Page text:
The publication of his latest book in English is something of a relief for Etgar Keret, darling of the young Israeli literary scene and author of a number of best-selling short story collections. His quirky works have been published in dozens of countries and translated into more than 20 languages, almost all of which he can't speak or understand. And so there is something about "The Nimrod Flipout" (Farrar Straus Giroux), which was published in the United States in April and has been met with a good degree of critical acclaim that has provided the 39-year-old author with a bit of respite.
"In most of the languages, I can't even understand a single word or even identify the letters, which is a weird feeling," he told Haaretz in a recent interview. "There's something about translations that demand an element of trust, especially with languages that you don't speak. There could be a recipe for cheesecake in the middle [of your book] and you wouldn't know it. But at least in English, if I am not totally sure about a word or a phrase, it isn't Chinese, where I don't understand anything. I don't have the same intuition in English, but if I feel that something isn't accurate, I can at least try to explain what effect I wanted."
"The Nimrod Flipout," most of which comprises stories from his best-selling Hebrew collection, "Anihu," was translated by Miriam Shlesinger and Sondra Silverston. It was first published in English two years ago in Australia, and then last year in Great Britain. The American edition, which is similar but not identical to the others, hit U.S. book stores earlier this year. The Washington Post has hailed Keret as representing the next generation of Woody Allen, and said that the young writer continues to "churn out gem after gem." His collection even made the San Francisco Chronicle's best-seller list.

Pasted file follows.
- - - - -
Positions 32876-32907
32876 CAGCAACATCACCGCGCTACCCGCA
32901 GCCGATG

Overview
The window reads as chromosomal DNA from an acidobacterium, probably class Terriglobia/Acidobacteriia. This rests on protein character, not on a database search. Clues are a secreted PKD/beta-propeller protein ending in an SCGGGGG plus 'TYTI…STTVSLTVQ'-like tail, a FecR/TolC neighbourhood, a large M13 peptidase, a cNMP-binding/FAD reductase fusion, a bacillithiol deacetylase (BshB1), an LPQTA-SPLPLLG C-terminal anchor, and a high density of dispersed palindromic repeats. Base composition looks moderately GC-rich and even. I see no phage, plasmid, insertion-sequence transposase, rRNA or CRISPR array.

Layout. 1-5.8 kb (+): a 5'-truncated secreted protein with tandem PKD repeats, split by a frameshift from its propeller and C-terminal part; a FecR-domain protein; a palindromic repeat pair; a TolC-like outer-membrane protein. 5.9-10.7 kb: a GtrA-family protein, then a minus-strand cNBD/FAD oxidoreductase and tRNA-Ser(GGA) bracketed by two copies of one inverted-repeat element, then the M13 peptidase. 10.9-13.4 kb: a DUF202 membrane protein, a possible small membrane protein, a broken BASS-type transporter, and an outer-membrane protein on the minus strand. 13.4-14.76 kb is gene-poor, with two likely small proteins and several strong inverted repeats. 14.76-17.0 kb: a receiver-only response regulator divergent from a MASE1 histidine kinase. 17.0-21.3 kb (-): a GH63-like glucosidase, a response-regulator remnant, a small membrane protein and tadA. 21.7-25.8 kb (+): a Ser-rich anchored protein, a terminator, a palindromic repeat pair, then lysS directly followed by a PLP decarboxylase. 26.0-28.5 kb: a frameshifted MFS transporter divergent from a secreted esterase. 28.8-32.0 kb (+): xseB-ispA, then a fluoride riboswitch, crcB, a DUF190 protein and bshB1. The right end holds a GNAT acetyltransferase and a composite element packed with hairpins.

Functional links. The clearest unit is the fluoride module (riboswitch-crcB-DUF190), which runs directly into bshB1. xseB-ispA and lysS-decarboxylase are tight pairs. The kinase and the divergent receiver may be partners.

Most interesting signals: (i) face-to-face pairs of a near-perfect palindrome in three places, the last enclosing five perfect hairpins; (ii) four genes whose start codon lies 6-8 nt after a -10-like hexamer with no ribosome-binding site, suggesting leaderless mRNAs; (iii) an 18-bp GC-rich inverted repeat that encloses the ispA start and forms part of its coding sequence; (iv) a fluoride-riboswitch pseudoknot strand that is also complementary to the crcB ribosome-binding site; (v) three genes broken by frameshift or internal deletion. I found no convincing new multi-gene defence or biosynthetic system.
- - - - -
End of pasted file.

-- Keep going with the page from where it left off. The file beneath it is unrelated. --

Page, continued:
Translations are almost always imperfect renderings of the originals and Keret's work is no different. His writing is very Israeli and so there are a host of cultural references, as well as word plays, that simply don't translate. In one instance, his character smokes Noblesse, the cheap Israeli cigarette, but Keret wasn't satisfied with the translation into Lucky Strikes. "Noblesse aren't Lucky Strikes," he complained. "Noblesse are the cigarette of the underachiever, someone who could never be a millionaire."
Indeed, while some of the translations are not exact, he insists that the "weight" of the writing is similar. The stories in "The Nimrod Flipout" are oddly surreal: This latest collection features a talking fish, a dog that refuses to die, and a woman who turns into a short, fat and hairy, sports-loving man every night. The latter story, called "Fatso," was written as something of a love letter to his wife, actress Shira Gefen.